Thursday, June 9, 2022
- CMS National Quality Strategy: A Person-Centered Approach to Improving Quality
- Strategy to Strengthen Behavioral Health Care
- Program for Evaluating Payment Patterns Electronic Reports for Short-Term Acute Care Hospitals
- Interns and Residents Information System (IRIS) XML Format
- LGBTQ+ Community: Help Address Disparities
- Update to 'J' Drug Code List for Billing Home Infusion Therapy (HIT) Services
- July 2022 Update of the Hospital Outpatient Prospective Payment System (OPPS)
Given the urgent need for action within the health care system and the lessons learned during the pandemic, CMS is taking an aggressive step forward as a national voice for quality. On April 12, 2022, we launched the CMS National Quality Strategy, an ambitious long-term initiative that aims to promote the highest quality outcomes and safest care for all individuals.
The CMS National Quality Strategy consists of 8 core goals:
- Embed quality into the care journey
- Advance health equity
- Promote safety
- Foster engagement
- Strengthen resiliency
- Embrace the digital age
- Incentivize innovation and technology adoption to drive care improvements
- Increasing Alignment
Read the blog to learn about the goals and next steps.
CMS shared our vision to make equitable, high-quality, affordable, data-informed care for mental health and substance use challenges available to the people served by our programs, as outlined in Health Affairs.
The CMS Behavioral Health Strategy consists of 5 bold and interrelated goals:
- Strengthen equity and quality in behavioral health care
- Improve access to substance use disorders prevention, treatment, and recovery services
- Ensure effective pain treatment and management
- Improve access to and quality of mental health care and services
- Utilize data to inform effective actions and measure impact on behavioral health
The CMS Behavioral Health Strategy seeks to remove barriers to care and services and to adopt a data-informed approach to evaluate our behavioral health programs and policies. The Strategy will strive to support a person’s whole emotional and mental well-being and promotes person-centered behavioral health care.
For additional details on the Strategy, visit the CMS Behavioral Health Strategy webpage.
CMS released first quarter fiscal year 2022 Program for Evaluating Payment Patterns Electronic Reports (PEPPERs) for short-term acute care hospitals. These reports summarize provider-specific data for Medicare services that may be at risk for improper payments. Review PEPPER data with your management team to develop auditing and monitoring action items.
- Visit the PEPPER Resources webpage for the user's guide, recorded training sessions, FAQs, information on a new Severe Malnutrition target area, and examples of how other hospitals use the report
- Visit the Help Desk if you have questions
- Send feedback or suggestions
Teaching providers: You must submit IRIS data for all interns and residents you claim on your cost reports. For cost reports with fiscal year beginning on or after:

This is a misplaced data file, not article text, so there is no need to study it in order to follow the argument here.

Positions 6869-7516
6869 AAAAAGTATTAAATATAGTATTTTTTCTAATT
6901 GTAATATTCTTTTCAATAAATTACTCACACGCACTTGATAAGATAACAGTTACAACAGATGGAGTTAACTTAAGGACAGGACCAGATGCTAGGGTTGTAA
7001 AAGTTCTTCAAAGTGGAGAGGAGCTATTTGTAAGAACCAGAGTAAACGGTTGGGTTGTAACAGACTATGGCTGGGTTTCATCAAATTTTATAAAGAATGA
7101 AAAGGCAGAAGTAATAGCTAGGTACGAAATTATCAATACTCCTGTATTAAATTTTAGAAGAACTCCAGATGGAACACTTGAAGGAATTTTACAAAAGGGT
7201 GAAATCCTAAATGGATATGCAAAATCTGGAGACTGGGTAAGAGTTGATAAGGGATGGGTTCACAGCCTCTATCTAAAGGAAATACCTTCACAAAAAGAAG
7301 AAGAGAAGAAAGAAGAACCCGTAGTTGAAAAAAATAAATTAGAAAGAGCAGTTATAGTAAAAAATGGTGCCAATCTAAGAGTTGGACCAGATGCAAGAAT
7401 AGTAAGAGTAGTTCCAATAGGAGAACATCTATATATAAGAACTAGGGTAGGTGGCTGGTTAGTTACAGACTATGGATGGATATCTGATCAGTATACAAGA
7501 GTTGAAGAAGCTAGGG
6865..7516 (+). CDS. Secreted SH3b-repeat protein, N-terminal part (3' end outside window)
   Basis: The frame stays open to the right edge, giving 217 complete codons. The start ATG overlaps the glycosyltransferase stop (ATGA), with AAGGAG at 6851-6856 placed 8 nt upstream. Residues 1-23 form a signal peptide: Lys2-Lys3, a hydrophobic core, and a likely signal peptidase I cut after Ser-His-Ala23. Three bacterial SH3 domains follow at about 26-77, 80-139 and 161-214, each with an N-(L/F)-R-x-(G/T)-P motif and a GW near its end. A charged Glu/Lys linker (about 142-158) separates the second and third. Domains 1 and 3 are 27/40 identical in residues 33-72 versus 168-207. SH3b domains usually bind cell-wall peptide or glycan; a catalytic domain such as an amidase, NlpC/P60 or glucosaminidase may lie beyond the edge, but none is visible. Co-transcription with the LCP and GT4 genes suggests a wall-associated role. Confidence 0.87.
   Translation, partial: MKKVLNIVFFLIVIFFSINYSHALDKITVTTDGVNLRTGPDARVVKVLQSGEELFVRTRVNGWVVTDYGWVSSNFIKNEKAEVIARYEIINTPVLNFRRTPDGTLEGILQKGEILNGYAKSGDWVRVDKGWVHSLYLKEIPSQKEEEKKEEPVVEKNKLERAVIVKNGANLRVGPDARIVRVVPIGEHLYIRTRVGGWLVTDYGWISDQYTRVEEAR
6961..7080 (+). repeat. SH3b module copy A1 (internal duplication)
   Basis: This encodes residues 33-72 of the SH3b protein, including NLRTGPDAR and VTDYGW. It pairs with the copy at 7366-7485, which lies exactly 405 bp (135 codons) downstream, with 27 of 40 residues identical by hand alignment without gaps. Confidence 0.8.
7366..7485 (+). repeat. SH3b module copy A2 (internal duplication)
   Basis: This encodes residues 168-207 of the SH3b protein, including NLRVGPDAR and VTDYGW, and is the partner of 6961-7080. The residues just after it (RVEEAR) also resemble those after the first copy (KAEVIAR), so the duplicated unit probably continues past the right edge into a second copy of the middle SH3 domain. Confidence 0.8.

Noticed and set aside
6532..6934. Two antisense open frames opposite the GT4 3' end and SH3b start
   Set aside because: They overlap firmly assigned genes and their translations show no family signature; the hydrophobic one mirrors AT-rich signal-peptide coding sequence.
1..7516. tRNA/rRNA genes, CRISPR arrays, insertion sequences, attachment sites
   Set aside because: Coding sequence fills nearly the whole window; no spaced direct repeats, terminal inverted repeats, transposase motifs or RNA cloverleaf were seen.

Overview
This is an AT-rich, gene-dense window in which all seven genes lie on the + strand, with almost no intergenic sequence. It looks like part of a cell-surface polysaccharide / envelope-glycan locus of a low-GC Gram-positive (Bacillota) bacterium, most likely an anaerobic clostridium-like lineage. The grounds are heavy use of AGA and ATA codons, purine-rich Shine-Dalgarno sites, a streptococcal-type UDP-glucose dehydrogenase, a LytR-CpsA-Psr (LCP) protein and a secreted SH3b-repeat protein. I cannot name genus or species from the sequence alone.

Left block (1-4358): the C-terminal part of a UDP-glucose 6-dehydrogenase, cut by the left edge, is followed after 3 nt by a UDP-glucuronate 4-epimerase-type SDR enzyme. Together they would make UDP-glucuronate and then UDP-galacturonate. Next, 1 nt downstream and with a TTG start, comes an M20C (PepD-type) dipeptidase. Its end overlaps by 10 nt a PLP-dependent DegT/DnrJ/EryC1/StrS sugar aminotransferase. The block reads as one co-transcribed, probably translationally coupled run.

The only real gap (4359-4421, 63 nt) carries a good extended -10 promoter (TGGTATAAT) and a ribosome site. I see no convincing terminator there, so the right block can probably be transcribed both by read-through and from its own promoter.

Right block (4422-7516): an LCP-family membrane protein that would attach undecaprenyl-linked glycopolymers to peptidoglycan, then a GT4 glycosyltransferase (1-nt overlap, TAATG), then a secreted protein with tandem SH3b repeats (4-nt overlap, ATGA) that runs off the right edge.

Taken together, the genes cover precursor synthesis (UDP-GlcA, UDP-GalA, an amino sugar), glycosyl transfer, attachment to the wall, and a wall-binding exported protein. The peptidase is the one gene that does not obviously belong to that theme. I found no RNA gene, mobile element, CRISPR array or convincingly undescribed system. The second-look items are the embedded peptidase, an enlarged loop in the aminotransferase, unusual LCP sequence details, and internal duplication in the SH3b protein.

- October 1, 2021: Use the IRIS XML format to file your data.
- October 1, 2022: Make sure the total graduate medical education and indirect medical education full time equivalents reported on the IRIS match the total reported on your as-filed cost report. Medicare Administrative Contractors (MACs) will reject the cost report if this information doesn’t match.
See the instruction to your MAC (PDF), which includes a list of software vendors who submitted sample XML IRIS files that meet the new file format requirements. You’re not required to use them.
The lesbian, gay, bisexual, transgender, and queer (LGBTQ+) community faces unique health disparities. While members are often stigmatized for their sexual orientation or gender identity and expression, their experiences vary by race, ethnicity, income, and other characteristics. During Pride Month, find out how you can help address these challenges.
- Improving Health Care Quality for LGBTQ People web-based training
- Achieving Health Equity web-based training
- CMS Office of Minority Health webpage
- If you don’t provide enough information to support medical necessity when you refer or write orders, the other provider or supplier may not get paid, which can cause delays or no treatment for your patient
- You must provide documentation and information to other health care providers to support their claims
- You can give protected health information, without patient authorization, to other health care providers covered under the privacy rule to carry out treatment, payment, or health care operations
Effective July 1, 2022, CMS added J1551 JB (Injection, immune globulin (cutaquig), 100mg) to payment category 2 (PDF). Find the related G codes and modifier.
- New COVID-19 CPT vaccines and administration codes
- CPT proprietary laboratory analyses coding changes
- New CPT Category III codes
- Medical nutrition therapy: removed “treating” from physician referral requirement, effective January 1, 2022
- Hepatitis B shot: added CPT code 90759, effective January 11, 2022
- Lung cancer screening with low dose computed tomography: removed “written” from screening order requirements, effective February 10, 2022
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